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How to split equity in a startup

Successful entrepreneurs advise startuppers to be very specific about their future and have all agreements settled beforehand.

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Starting up your own tech business is thrilling and challenging. It teaches you many practical skills like entrepreneurship, leadership, and responsibility. Along the bumpy entrepreneurial path, equity allocation is one of the first serious decisions startuppers make. Apart from financial and legal competences, this task also requires analytical skills and a deep sense of justice. This article will help you out with startup equity, providing several possible patterns of its allocation.

Things for consideration

Before getting the ball rolling, one needs to understand that equity allocation is the distribution of one’s ownership in a company among its founders. The right to participate in decision-making becomes legit, which in turn brings more trust and dedication to the work process. 

There are many factors that are paramount to the successful and (what is more important) fair equity allocation. Take the following 5 points as basics and discuss them with your co-founders to find common ground.

  1. Investors

When you start looking for funds, keep in mind that investors will ask for nearly 30% of your company’s shares. If initially you distributed the equity 20/80, this ratio would dilute to 14/56 respectively. The situation with one co-founder owning less than investors may be dismaying, so take it into account straight away.

  1. Key employees

Not only co-founders but also key employees are worth considering for equity shares. As your company scales up, there will be more decision-makers. Consequently, in order to retain the most committed people you’ll need to offer something more valuable (like employee stock options). Very often private companies offer their employees to buy 10% of shares in the company’s stock. For your offshore development teams, the stock option plan is also applicable.

To arrange this process, consult local firms that specialize in tech. For example, at Alcor we provide stock option plans and other legal services for IT companies in Ukraine. As a service provider, we mainly support all back-office operations like HR payroll, recruitment, accounting, office searches, procurements, or legal compliance, etc. All of this to make sure startups, SMEs, and giant tech companies from other countries feel comfortable in Ukraine.

  1. Expertise and risks

The more expertise and commitment co-founders bring, the more equity they deserve. Looking at their previous work experience and risks they are now taking, you can decide on the type of involvement and amount of shares accordingly.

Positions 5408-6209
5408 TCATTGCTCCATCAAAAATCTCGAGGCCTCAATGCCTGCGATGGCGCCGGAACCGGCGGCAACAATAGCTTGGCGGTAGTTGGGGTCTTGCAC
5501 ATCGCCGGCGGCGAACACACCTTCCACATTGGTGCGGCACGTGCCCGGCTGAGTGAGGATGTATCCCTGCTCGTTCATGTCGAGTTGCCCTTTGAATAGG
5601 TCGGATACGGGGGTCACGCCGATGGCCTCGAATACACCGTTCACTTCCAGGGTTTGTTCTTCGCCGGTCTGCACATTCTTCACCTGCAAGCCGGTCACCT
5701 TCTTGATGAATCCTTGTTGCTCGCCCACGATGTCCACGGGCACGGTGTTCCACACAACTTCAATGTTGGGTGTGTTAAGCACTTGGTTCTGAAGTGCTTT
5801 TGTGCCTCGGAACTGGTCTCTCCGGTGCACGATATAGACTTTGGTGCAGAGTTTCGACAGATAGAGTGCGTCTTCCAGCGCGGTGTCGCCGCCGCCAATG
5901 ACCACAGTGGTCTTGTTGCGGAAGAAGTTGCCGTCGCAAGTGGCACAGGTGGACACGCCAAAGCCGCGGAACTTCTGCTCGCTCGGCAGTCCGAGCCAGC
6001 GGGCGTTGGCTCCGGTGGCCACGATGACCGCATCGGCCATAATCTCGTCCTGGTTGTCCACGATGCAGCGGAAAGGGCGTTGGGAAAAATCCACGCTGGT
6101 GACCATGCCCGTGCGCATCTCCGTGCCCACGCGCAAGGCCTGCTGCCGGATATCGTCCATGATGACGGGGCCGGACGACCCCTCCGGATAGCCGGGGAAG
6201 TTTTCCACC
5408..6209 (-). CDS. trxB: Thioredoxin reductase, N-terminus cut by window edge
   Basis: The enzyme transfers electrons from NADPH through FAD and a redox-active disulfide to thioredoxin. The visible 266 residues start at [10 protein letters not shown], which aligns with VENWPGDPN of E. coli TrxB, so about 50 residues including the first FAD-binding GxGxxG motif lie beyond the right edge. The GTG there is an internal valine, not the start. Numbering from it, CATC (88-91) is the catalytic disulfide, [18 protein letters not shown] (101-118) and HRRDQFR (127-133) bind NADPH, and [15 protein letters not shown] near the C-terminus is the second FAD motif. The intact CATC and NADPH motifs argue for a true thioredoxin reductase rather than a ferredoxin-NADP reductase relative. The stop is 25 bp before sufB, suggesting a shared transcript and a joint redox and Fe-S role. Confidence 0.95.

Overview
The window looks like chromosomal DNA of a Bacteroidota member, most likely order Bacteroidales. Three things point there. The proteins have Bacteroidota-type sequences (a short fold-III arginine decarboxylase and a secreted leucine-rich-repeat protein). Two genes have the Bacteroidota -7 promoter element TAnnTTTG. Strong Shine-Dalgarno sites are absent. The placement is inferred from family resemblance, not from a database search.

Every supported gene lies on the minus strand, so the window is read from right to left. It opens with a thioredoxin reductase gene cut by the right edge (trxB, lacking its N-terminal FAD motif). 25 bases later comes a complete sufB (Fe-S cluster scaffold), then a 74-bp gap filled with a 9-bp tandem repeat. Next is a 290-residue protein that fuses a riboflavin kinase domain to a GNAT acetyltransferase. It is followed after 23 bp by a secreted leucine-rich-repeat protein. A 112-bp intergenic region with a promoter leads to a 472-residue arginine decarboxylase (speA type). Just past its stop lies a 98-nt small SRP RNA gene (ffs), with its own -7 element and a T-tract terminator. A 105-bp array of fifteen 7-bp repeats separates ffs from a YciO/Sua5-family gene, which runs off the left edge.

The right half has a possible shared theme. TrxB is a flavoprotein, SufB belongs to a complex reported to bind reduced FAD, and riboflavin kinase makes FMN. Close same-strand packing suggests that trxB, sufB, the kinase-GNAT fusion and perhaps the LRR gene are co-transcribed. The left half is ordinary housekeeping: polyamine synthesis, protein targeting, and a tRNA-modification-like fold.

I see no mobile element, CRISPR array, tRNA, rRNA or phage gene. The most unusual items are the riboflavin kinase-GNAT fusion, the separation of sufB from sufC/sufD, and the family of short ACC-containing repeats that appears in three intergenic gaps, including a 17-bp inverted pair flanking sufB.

1. Money invested

Coming back to materialistic contributions, it’s necessary to accept that bootstrapping is also a kind of investment. Money brought by co-founders needs to be backed up by an asset. A part of the equity is their reward and motivation for further hard work.

  1. Vesting schedule

Startup advisors recommend putting co-founders on a vesting schedule. This system implies that their part of shares will be gradually vested after a certain period of time (usually over several years). In this way, startuppers secure their business and test the partners.

 How to divide equity in a startup

 When thinking about how to divide equity  startup founders, advisors, and employees, one of the core issues lies in the number of shareholders. Considering 10% for your key employees as part of your company’s stock option plan, you also need to leave up to 30% of equity shares for venture and angel investors.

 The next important step is to distribute shares among co-founders in the right proportion. At its most basic, equity can be allocated between 2 or 3 co-founders. If there are two of you, do not resort to a 50/50 split. Such practice sends signals about irresponsibility to the team, because no one person is ready to take the lead.

Likewise, to divide equity among three co-founders into 33/33/33 will produce the same effect. Basically, the best equity split for two or three co-founders in a startup is around 45/50 and 30/30/40 since it highlights the chief decision-maker and no one feels underestimated.

Conclusions

Successful entrepreneurs advise startuppers to be very specific about their future and have all agreements settled beforehand. While allocating company equity, it’s difficult to judge material and non-material contributions of co-founders together. Therefore, just think carefully about the overall input each of them is bringing to the table.

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